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How To Deal With A Clingy Partner – Managing Fear and Insecurities

Cain Parish

In This Article:

If you’re grappling with a partner’s clinginess, understanding its roots in insecurities or past traumas is key. Recognize signs like excessive messaging, a desire to be constantly together, jealousy, and emotional manipulation. This is how you work together with your partner to deal with clinginess and develop stronger relationship foundations. Let’s get into it.

A clingy partner of a man chasing a woman with chains littering the floor

Understanding the Psychology Behind Clinginess

Clinginess often stems from deep-rooted insecurities or past traumas. Understanding the psychology behind it can offer a compassionate lens through which to view your partner’s actions. It’s not just about being “needy”; it’s often a manifestation of something much deeper.

The Foundation of a Clingy Partner

Psychology tells us that past experiences shape our brain in ways that affect and alter our future behaviour. This is something we all intuitively understand. Lessons we take from our past will undoubtedly affect how we behave in future situations. If you try a mandarin as a child and hate the taste, you’re much less likely to reach for another one, even potentially years later.

The same goes for our relationship to other people, most notably our partners. A clingy partner is not simply just a needy person. They’ve developed an anxiety around attachment, and require constant reassurance to tell their brain that they’re okay and secure in their relationship. Clinginess is a manifestation of needing more anxiety-soothing circumstances than your average, secure individual.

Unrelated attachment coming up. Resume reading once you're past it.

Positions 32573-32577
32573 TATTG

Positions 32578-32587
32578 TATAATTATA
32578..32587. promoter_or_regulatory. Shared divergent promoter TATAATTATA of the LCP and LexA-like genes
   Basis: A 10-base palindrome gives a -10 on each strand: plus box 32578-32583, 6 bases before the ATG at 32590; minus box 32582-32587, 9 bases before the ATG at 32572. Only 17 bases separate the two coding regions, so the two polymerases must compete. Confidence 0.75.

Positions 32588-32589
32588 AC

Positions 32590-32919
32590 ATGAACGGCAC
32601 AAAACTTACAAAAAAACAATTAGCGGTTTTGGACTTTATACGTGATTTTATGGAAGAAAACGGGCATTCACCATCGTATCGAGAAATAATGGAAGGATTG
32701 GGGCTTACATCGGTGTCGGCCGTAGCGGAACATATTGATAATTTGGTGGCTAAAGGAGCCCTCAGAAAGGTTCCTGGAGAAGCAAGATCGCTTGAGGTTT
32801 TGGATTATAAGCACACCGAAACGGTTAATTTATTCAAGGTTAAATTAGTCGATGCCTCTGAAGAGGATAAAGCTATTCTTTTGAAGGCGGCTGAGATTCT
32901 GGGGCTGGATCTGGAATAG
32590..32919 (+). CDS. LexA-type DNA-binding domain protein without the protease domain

Part of being able to effectively understand clinginess is recognising the behaviour and symptoms for what they are – your partner reaching out to quiet their anxiety or feelings of insecurity. Very few people choose to be needy. In 99% of cases, your partner is simply having feelings they’re unable to understand or control, and want more of your time, attention or a specific sentiment in order to make those feelings better.

The Role of Past Relationships

Past relationships can contribute to clingy behaviour. If your partner has been cheated on or abandoned in the past, these experiences can manifest as clinginess in your relationship. It’s essential to approach this with empathy and understanding. Like I mentioned above, discarding your partner’s behaviour as simply clingy or needy without recognising the emotional sentiment behind it is a shortcut to a serious issue in your relationship.

Past relationship issues can often be the most difficult to navigate, as the trauma that develops from being cheated on or emotionally abused is long lasting and often impossible to recover from without significant effort or professional intervention.

Whilst you should be striving to support your partner and help them recover from their issues, if they should so desire, it’s important to remember that you’re not their therapist. Taking on their psychological burdens or feeling responsible for their behaviour is never a good idea, and will likely put more strain on you than the clinginess could.

Identifying Signs of a Clingy Partner

Identifying a clingy partner can sometimes be a subtle art. The signs may not always be glaringly obvious, but they can manifest in various ways. Here are some common signs:

  • Excessive texting or calling
  • Wanting to spend every moment together
  • Jealousy and possessiveness
  • Lack of trust
  • Emotional manipulation
  • Guilt trips for expressing boundaries or attempting to place distance
  • Codependence

Clingy behaviour can demonstrate itself in either physical or psychological ways. Your partner, depending on the particular emotion or need they’re trying to fill with your presence, will want your physical presence, or some sort of emotional reassurance. These can potentially overlap, but it’s likely that your partner’s needs will be rooted in a desire for one over the other.